The significance of a widespread stream sediment copper anomaly in the Batamote Mountains, Pima County, Arizona

Persistent Link:
http://hdl.handle.net/10150/191823
Title:
The significance of a widespread stream sediment copper anomaly in the Batamote Mountains, Pima County, Arizona
Author:
Huston, David L.
Issue Date:
1984
Publisher:
The University of Arizona.
Rights:
Copyright © is held by the author. Digital access to this material is made possible by the University Libraries, University of Arizona. Further transmission, reproduction or presentation (such as public display or performance) of protected items is prohibited except with permission of the author.
Abstract:
To determine the cause and distribution of a widespread copper anomaly in the Batamote Mountains discovered by the U. S. G. S. (Barton and others, 1982), detailed stream sediment and heavy mineral concentrate sampling and reconnaissance geologic mapping were undertaken in the area. The stream sediments yielded two anomalous areas characterized by copper, silver and bismuth, separated by a narrow trough of low values. The anomalous values are spatially associated with a series of northerly trending normal faults. The anomalous copper is held predominantly in iron and manganese oxides, but a significant portion is held in a reduced form (probably organics). Analysis of pyrite grains from heavy mineral concentrates for copper indicates that pyrite cannot contribute enough copper to cause the observed anomalies. Analysis of the non-magnetic fraction of heavy mineral concentrates produced a similar anomaly pattern for copper, but no enhancement was realized relative to stream sediments. This analysis also yielded three other anomalous areas characterized by a volatile element assemblage, a tin-molybdenum assemblage and a silver-arsenic-molybdenum assemblage, respectively. The cause of these anomalies remains problematic. The primary anomaly is best explained as the result of dispersion along normal faults. The original source of the metals in the normal faults could not be absolutely determined in the present study.
Type:
Thesis-Reproduction (electronic); text
LCSH Subjects:
Hydrology.; Sediments (Geology) -- Arizona -- Pima County.; Sediments (Geology) -- Arizona -- Batamote Mountains.
Degree Name:
M.S.
Degree Level:
masters
Degree Program:
Geosciences; Graduate College
Degree Grantor:
University of Arizona
Committee Chair:
Titley, Spencer R.

Full metadata record

DC FieldValue Language
dc.language.isoenen_US
dc.titleThe significance of a widespread stream sediment copper anomaly in the Batamote Mountains, Pima County, Arizonaen_US
dc.creatorHuston, David L.en_US
dc.contributor.authorHuston, David L.en_US
dc.date.issued1984en_US
dc.publisherThe University of Arizona.en_US
dc.rightsCopyright © is held by the author. Digital access to this material is made possible by the University Libraries, University of Arizona. Further transmission, reproduction or presentation (such as public display or performance) of protected items is prohibited except with permission of the author.en_US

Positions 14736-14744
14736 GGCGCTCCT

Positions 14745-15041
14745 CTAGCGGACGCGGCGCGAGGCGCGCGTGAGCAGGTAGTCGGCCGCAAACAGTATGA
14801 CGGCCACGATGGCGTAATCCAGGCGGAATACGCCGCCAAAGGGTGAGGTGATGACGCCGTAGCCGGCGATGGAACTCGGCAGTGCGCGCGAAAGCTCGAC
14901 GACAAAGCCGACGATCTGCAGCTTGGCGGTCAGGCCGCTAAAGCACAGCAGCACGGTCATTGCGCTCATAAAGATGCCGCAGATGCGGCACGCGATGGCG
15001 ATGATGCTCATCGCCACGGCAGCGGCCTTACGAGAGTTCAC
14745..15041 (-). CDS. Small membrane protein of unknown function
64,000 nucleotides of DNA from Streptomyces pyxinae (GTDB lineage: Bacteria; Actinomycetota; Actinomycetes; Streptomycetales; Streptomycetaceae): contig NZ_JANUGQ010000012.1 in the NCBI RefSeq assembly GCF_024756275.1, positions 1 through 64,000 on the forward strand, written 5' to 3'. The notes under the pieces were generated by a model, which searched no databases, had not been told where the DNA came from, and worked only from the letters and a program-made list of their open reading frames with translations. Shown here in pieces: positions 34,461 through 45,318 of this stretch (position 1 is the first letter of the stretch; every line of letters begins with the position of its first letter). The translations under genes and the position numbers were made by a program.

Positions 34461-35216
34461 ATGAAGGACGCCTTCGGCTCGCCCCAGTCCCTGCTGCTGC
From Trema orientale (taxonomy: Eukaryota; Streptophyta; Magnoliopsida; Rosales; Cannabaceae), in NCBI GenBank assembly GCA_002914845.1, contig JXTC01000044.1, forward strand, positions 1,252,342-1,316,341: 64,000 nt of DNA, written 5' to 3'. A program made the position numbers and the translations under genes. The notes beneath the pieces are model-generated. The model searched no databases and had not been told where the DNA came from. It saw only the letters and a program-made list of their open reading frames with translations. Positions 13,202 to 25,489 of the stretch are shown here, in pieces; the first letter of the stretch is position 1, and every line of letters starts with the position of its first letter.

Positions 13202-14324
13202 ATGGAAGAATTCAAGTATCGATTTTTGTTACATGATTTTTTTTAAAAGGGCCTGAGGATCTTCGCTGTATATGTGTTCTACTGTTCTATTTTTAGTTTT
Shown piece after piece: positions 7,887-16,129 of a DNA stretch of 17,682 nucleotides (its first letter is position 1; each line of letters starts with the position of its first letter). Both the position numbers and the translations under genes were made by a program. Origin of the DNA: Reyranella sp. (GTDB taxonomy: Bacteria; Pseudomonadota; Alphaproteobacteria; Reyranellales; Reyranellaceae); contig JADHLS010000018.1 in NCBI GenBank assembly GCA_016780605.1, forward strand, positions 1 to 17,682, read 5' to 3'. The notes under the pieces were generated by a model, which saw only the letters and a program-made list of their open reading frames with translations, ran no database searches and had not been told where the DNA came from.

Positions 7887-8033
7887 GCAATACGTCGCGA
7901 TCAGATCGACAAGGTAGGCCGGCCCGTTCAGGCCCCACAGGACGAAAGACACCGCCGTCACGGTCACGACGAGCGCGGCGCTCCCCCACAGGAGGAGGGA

dc.description.abstractTo determine the cause and distribution of a widespread copper anomaly in the Batamote Mountains discovered by the U. S. G. S. (Barton and others, 1982), detailed stream sediment and heavy mineral concentrate sampling and reconnaissance geologic mapping were undertaken in the area. The stream sediments yielded two anomalous areas characterized by copper, silver and bismuth, separated by a narrow trough of low values. The anomalous values are spatially associated with a series of northerly trending normal faults. The anomalous copper is held predominantly in iron and manganese oxides, but a significant portion is held in a reduced form (probably organics). Analysis of pyrite grains from heavy mineral concentrates for copper indicates that pyrite cannot contribute enough copper to cause the observed anomalies. Analysis of the non-magnetic fraction of heavy mineral concentrates produced a similar anomaly pattern for copper, but no enhancement was realized relative to stream sediments. This analysis also yielded three other anomalous areas characterized by a volatile element assemblage, a tin-molybdenum assemblage and a silver-arsenic-molybdenum assemblage, respectively. The cause of these anomalies remains problematic. The primary anomaly is best explained as the result of dispersion along normal faults. The original source of the metals in the normal faults could not be absolutely determined in the present study.en_US
dc.description.notehydrology collectionen_US
dc.typeThesis-Reproduction (electronic)en_US
dc.typetexten_US
dc.subject.lcshHydrology.en_US
dc.subject.lcshSediments (Geology) -- Arizona -- Pima County.en_US
dc.subject.lcshSediments (Geology) -- Arizona -- Batamote Mountains.en_US
thesis.degree.nameM.S.en_US
thesis.degree.levelmastersen_US
thesis.degree.disciplineGeosciencesen_US
thesis.degree.disciplineGraduate Collegeen_US
thesis.degree.grantorUniversity of Arizonaen_US
dc.contributor.chairTitley, Spencer R.en_US
dc.identifier.oclc12378609en_US
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